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The screen scream queen

3rd February 2020

The face of Richard Jinman

by Richard Jinman

Senior Creative Editor

Filmmaker Prano Bailey-Bond has a talent for unsettling her audiences

Prano Bailey-Bond photographed at her home in London, England

Prano Bailey-Bond remembers feeling “really happy” the first time she heard a scream at a screening of one of her movies.

“I want to unsettle people and make them think about darker things,” says the award winning 36-year-old filmmaker whose work taps into the deepest human fears. “It’s nice when someone responds to that whether it’s laughing, gasping or screaming.”

Prano developed a taste for dark, unsettling movies at a young age. Growing up in an isolated community in Wales her weekly treat was staying up to watch Twin Peaks with her parents and older siblings.

“I remember watching The Exorcist and finding it really funny,” she says. “But Twin Peaks was scary, especially the dwarf who speaks backwards. It was the first thing I remember having a nightmare about.”

She made her first film while studying performing arts at a sixth form college in Aberystwyth. Sinister Shadows was a rudimentary film noir – she used the headlights of her mother’s car to illuminate the action – but it suggested the direction she was set to travel.

After studying film and video at the London College of Communication, Prano made a series of acclaimed short films including the ghost story Short Lease and Nasty, a 12-year-old boy’s trip into the “lurid world of VHS horror”.

Prano Bailey-Bond photographed at her home in London, England

Another disturbing short, The House of Virgins, was shot in rural Wales in the house she grew up in. “It was empty by then and the landlord said ‘do whatever you want, just get the rubble out of the living room’,” she recalls. “It looks really horrible in the film.”

Prano is well advanced on her first feature film, Censor. It is set in 1984 when a swathe of violent, low-budget movies distributed on VHS cassettes – ‘video nasties’ as they were dubbed – were banned under new laws imposing a stricter code of censorship on videos than cinema releases. The film’s protagonist Enid is a film censor investigating her sister’s disappearance.

The British Film Institute (BFI), an organisation that invests National Lottery money in supporting the film industry with a focus on filmmakers in their early careers, is providing some of the funding for Censor. Since The National Lottery’s first draw took place on 19 November 1994, more than £40 billion has been raised for good causes in the areas of arts, sport, heritage and community.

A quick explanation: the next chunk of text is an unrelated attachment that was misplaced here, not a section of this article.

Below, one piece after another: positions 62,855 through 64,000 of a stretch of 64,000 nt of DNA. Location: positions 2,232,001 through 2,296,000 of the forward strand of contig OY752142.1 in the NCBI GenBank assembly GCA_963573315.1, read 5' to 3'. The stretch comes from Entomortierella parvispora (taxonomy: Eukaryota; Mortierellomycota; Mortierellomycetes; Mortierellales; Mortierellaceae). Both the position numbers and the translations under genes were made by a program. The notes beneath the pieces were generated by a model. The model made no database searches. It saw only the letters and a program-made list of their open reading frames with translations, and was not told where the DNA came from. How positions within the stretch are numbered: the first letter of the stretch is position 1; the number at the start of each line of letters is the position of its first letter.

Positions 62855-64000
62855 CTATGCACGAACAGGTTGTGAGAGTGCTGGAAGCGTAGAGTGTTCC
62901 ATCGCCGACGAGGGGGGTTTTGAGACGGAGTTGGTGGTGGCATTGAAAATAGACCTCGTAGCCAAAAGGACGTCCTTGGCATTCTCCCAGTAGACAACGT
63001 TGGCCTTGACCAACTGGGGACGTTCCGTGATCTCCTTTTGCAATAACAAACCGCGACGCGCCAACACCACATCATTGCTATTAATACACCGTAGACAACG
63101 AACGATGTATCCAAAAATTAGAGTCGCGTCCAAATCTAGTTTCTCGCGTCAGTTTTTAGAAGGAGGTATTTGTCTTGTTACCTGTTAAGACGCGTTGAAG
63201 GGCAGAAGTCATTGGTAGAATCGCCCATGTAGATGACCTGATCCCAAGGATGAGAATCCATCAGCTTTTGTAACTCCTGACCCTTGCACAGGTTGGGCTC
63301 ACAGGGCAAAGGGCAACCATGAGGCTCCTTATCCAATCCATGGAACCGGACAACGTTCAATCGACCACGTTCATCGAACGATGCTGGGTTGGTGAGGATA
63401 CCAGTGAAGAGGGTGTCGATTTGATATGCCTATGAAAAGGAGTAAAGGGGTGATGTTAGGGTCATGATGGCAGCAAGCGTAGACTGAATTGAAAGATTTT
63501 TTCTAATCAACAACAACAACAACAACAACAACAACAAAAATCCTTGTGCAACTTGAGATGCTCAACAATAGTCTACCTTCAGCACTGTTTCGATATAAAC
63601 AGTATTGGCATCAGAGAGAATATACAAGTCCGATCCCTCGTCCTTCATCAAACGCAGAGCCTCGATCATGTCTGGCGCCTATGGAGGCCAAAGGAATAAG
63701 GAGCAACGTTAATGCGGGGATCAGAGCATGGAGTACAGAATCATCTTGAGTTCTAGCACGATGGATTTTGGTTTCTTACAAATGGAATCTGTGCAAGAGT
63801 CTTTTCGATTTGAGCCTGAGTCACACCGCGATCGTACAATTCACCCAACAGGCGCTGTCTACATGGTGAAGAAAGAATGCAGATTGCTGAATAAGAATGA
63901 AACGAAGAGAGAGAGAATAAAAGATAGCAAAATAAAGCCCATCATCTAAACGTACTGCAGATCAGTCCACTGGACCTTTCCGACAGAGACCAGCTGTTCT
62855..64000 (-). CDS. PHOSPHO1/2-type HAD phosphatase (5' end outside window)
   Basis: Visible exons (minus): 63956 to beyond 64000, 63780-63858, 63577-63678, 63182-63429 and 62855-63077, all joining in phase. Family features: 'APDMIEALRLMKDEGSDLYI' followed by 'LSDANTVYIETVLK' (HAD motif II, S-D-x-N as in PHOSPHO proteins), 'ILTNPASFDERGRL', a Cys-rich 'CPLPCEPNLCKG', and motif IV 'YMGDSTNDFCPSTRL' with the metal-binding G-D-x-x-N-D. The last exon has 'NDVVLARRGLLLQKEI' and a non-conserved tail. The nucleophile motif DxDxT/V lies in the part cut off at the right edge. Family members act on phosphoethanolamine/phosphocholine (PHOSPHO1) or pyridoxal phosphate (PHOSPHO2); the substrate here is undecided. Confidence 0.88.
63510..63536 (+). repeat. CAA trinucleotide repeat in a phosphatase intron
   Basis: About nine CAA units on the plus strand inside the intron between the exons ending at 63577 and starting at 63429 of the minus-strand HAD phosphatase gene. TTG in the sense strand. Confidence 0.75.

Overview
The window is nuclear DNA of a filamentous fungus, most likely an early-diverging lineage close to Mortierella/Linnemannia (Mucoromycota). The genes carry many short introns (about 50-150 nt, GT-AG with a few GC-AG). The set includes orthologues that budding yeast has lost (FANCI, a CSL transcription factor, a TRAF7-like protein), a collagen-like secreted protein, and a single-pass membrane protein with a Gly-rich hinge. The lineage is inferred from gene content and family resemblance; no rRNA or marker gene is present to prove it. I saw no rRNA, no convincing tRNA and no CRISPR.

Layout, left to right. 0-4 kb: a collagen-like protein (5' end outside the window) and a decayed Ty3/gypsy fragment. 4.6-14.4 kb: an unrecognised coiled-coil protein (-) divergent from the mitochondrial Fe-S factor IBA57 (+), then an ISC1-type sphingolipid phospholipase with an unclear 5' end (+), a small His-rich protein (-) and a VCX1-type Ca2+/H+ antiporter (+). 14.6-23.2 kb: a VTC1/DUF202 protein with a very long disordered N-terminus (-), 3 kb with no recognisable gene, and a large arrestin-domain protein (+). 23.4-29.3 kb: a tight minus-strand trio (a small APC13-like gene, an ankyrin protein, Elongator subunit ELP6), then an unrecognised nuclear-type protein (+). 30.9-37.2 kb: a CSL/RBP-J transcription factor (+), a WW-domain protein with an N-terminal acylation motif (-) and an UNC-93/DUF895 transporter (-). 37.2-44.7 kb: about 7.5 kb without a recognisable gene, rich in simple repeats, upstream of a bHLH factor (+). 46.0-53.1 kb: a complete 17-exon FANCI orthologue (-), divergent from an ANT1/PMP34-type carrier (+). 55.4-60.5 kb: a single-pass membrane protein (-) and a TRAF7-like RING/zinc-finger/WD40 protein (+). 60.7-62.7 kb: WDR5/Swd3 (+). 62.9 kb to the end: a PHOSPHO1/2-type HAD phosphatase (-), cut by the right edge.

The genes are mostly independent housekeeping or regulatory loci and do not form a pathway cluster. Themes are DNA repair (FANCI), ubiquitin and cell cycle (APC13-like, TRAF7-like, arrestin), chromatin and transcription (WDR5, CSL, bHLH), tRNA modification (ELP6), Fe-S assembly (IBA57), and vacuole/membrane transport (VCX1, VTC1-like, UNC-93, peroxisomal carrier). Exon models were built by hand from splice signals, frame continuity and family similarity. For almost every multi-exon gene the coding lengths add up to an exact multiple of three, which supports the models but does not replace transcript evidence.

Prano, who has been working on the Censor script for 2.5 years with co-writer Anthony Fletcher, says she is delighted the organisation is backing her.

“Having the BFI onboard for me is exactly what you’re aiming for because the filmmakers that I admire like Lynne Ramsay (the acclaimed Scottish director of films such as Morvern Callar, We Need to Talk About Kevin and You Were Never Really Here) have come up through the BFI,” says Prano. “It puts you in the best position to go on and do more work.

Prano Bailey-Bond photographed at her home in London, England

She says the BFI is able to offer filmmakers a greater degree of autonomy than big commercial film studios. “It’s not that the BFI don’t get involved creatively – they’re very involved - but it’s more support and guidance rather than dictating.”

Prano has also benefitted from a BFI professional development programme that takes place each year at the BFI London Film Festival (LFF). She was one of 15 participants chosen for the 2017 edition of BFI NETWORK@LFF, a five-day annual programme designed to foster the careers of which that year sought out “disruptors and iconoclasts”.

“It was a brilliant experience,” she says. “We had panel discussions with filmmakers who were showing work at the LFF (such as Luca Guadagnino, Call Me By Your Name, Andrew Haigh, Lean On Pete Faye Ward, Stan & Ollie
and Rungano Nyoni, I Am Not a Witch) as well as time with people on the commercial side like agents and sales people. Because it’s a small group of people the discussions are much more intimate and there’s a lot more room to ask questions.”

One of the contacts Prano made during BFI NETWORK@LFF is Mary Burke, a Senior Production and Development Executive at the BFI Film Fund. Recognising a kindred spirit – “I looked at her credits and realised they were all films I loved” – Prano wanted to work with Burke who encouraged her to apply to the BFI for funding and now Burke is an Executive Producer on her debut feature Censor.

What does the future hold? “I just want to keep working on projects that excite me and I’m proud of,” she says. A filmmaker once said, ‘you either make a film to explore an idea or communicate an idea’. I definitely make films to explore ideas and delve deep into a character.”